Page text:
A History in Cannabis Legalization
Cannabis legalization has been a topic of heated discussion for almost a century now. Prior to the 1930s, marijuana was legal and used in applications such as medicine, industrial, and religion. Founding fathers such as George Washington and Thomas Jefferson cultivated marijuana and praised its uses.
Now in 2021, we are still battling for federal legalization, but we are getting closer than we ever have before. The War on Drugs was not the first attack on cannabis usage.
Prior to the 1970s, two major bills were passed that first stigmatized the use of marijuana.
Marihuana Tax Act of 1937
Once the Great Depression hit, fear of marijuana began to spread, linking unemployment, violence, and other attributes to the drug. As a result, the Marihuana Tax Act of 1937 was enacted, the first federal act to criminalize cannabis products.
Controlled Substances Act
The Drug Enforcement Agency currently lists marijuana as a Schedule I substance under the Controlled Substances Act, making it a federal offense. Signed into law in 1970, substances listed under Schedule I are considered to have a high potential for dependency and no accepted medical use.
Americans Attitudes Towards Cannabis Through the Decades
- 1936: “Reefer Madness“, a propaganda film is released creating wide-spread fear towards cannabis
- 1972: A report by the National Commission on Marihuana and Drug Abuse suggested that societal harm of criminalization and imprisonment outweighed the physical risks from smoking marijuana. This did not change many views nor did it change national policy.
- 1984: The Comprehensive Crime Control Act is passed, enacting harsh sentencing guidelines for drug offenses and imprisoning thousands for minor violations. Racial disparities were revealed in the number of arrests from communities of color, creating further tension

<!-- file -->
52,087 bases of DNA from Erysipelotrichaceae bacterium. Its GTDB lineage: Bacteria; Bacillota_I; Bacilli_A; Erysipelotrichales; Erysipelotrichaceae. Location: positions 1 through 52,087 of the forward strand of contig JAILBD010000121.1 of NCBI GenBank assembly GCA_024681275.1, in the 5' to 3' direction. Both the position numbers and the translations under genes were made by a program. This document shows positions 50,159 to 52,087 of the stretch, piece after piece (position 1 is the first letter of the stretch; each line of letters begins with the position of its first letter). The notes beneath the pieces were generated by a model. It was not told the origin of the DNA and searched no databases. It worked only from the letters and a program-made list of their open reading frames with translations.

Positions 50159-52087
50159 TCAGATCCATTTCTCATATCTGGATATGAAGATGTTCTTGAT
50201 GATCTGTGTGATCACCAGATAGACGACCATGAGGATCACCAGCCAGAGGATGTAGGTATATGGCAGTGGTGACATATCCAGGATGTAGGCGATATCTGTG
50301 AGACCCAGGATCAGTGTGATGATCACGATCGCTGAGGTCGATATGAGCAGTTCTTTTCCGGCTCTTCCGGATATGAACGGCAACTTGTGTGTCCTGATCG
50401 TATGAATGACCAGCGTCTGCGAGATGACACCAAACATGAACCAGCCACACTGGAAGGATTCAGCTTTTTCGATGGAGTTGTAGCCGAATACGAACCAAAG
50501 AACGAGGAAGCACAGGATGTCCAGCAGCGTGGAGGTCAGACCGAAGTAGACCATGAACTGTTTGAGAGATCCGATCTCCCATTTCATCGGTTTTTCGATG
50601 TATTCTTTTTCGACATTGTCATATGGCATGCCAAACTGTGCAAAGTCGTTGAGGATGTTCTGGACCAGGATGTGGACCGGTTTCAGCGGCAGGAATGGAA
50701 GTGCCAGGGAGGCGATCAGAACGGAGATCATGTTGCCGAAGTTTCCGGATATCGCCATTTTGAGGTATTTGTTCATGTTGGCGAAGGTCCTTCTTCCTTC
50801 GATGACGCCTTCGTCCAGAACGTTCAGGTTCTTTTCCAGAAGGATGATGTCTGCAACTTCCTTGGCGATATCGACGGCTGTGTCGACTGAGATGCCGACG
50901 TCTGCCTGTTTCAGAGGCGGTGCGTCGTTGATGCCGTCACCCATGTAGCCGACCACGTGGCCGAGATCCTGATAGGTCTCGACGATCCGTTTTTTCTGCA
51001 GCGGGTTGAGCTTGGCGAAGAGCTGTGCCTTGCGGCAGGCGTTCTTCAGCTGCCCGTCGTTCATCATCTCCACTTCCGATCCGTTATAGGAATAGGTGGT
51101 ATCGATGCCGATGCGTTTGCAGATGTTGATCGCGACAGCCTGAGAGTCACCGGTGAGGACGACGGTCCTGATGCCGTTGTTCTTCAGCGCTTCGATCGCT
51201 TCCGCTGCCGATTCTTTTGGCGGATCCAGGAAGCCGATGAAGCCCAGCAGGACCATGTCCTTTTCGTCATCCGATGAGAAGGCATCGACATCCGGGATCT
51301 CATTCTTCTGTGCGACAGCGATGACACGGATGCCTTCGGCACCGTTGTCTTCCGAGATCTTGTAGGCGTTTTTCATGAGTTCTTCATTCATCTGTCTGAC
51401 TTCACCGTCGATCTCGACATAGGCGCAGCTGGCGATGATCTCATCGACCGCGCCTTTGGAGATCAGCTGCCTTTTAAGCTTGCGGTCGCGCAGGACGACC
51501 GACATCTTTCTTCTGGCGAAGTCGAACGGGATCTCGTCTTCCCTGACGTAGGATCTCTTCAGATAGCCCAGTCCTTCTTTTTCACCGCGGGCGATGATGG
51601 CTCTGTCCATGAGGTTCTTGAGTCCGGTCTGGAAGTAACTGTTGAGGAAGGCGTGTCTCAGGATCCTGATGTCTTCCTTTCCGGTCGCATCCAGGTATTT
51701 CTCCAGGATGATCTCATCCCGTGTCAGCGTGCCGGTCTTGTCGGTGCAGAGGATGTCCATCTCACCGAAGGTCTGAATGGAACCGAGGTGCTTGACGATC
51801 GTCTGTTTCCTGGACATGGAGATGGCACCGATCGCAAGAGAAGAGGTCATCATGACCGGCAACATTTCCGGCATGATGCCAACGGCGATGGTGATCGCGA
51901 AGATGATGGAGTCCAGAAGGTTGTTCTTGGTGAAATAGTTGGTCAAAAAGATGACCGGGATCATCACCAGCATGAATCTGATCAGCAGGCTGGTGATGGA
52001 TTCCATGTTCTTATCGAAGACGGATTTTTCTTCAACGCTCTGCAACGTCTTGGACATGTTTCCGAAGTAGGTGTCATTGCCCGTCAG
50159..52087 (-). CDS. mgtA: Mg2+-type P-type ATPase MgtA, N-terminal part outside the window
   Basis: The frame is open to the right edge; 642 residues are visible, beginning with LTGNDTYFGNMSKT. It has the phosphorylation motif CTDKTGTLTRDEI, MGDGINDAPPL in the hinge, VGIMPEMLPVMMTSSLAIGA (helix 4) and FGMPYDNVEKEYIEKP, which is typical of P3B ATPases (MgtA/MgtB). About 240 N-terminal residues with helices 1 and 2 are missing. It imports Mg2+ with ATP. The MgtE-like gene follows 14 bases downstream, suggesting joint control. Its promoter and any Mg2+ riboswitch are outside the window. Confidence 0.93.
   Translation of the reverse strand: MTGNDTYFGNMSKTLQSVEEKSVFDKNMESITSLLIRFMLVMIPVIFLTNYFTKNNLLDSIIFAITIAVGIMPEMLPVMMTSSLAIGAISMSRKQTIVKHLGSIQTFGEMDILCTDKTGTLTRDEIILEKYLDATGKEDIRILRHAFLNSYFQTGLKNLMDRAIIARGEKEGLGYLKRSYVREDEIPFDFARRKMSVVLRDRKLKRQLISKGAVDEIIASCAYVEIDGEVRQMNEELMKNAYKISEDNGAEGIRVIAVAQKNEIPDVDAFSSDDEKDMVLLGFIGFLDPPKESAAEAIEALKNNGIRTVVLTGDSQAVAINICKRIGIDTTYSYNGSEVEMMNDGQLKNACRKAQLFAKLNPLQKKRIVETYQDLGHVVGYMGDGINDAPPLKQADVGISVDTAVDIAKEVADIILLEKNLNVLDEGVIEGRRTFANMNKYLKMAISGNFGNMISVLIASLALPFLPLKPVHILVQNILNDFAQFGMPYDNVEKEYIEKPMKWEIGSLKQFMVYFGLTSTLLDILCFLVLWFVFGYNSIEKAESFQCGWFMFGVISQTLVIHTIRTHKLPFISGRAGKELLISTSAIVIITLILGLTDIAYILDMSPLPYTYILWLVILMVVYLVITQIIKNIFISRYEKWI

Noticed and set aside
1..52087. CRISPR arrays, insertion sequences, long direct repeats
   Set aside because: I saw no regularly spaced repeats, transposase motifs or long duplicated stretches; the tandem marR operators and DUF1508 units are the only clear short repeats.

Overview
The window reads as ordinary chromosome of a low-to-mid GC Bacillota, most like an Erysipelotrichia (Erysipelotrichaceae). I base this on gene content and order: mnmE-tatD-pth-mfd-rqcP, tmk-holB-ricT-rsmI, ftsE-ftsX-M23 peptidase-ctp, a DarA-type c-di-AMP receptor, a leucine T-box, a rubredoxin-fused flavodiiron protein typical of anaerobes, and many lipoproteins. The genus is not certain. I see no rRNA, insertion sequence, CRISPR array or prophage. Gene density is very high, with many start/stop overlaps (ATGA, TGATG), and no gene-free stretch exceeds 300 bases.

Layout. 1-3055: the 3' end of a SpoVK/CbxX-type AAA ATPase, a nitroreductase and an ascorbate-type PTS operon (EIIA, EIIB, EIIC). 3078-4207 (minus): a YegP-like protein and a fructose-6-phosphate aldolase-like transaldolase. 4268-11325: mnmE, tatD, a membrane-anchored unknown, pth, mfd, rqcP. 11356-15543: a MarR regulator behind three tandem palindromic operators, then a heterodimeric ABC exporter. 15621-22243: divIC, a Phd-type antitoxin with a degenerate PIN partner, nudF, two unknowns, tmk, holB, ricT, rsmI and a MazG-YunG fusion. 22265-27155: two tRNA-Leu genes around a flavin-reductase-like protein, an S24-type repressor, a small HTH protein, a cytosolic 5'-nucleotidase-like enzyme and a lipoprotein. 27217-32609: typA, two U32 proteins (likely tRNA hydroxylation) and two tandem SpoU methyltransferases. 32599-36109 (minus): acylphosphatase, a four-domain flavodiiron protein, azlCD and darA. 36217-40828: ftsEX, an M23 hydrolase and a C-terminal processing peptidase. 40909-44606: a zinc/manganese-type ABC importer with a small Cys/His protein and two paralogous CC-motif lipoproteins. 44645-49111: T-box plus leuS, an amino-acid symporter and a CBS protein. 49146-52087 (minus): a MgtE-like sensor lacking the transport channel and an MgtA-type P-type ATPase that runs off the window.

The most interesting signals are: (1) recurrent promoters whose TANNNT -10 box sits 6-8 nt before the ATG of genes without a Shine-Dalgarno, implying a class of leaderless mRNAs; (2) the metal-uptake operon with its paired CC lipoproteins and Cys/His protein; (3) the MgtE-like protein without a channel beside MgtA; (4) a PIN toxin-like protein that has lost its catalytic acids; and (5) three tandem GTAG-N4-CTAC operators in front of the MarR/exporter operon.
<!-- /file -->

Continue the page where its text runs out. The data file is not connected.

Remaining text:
- 1996: The Compassionate Use Act is signed, allowing California to legalize marijuana usage with a doctor’s prescription. Advocacy towards utilizing medical marijuana takes off.
Following in California’s footsteps, more state and local governments began pursuing to either legalize or decriminalize cannabis in the 2000s.
Federal Cannabis Legalization Gaining Traction
A lot of progress has been made toward federal cannabis legalization since drug policy reform organizations like NORML first started pushing to end the stigmatism behind marijuana in the 1970s. Subsequent decades saw numerous reforms in cannabis policies and advancement toward advocacy.
The past November 2020 election witnessed five states (Arizona, Mississippi, Montana, New Jersey, and South Dakota) voting to legalize medical marijuana, recreational, or both. Despite these advancements, cannabis legalization is still facing hurdles at the state level like South Dakota, and at the federal level.
Outlook for Federal Cannabis Legalization
State and local governments who put their cannabis legislation on pause in 2020 have re-issued their calls for cannabis law reform in 2021. The democrats have recently taken control of the House and Senate and have stated they intend to advance federal cannabis legalization. Representatives have repeatedly called for the end of the War on Drugs.
“The War on Drugs has been a war on people – particularly people of color. Ending the federal marijuana prohibition is necessary to right the wrongs of this failed war and end decades of harm inflicted on communities of color across the country.”Statement from Chuck Schumer D-NY, Cory Booker D-NJ, and Ron Wyden D-OR
A lot of focus on legalization is aimed toward President Joe Biden and his stance on the matter. According to Politico, Biden had stated he favors decriminalization but wants more scientific research to support full cannabis legalization. After every initiative that involved decriminalizing or legalizing cannabis passed in 2020, things are looking promising for the future of federal cannabis legalization.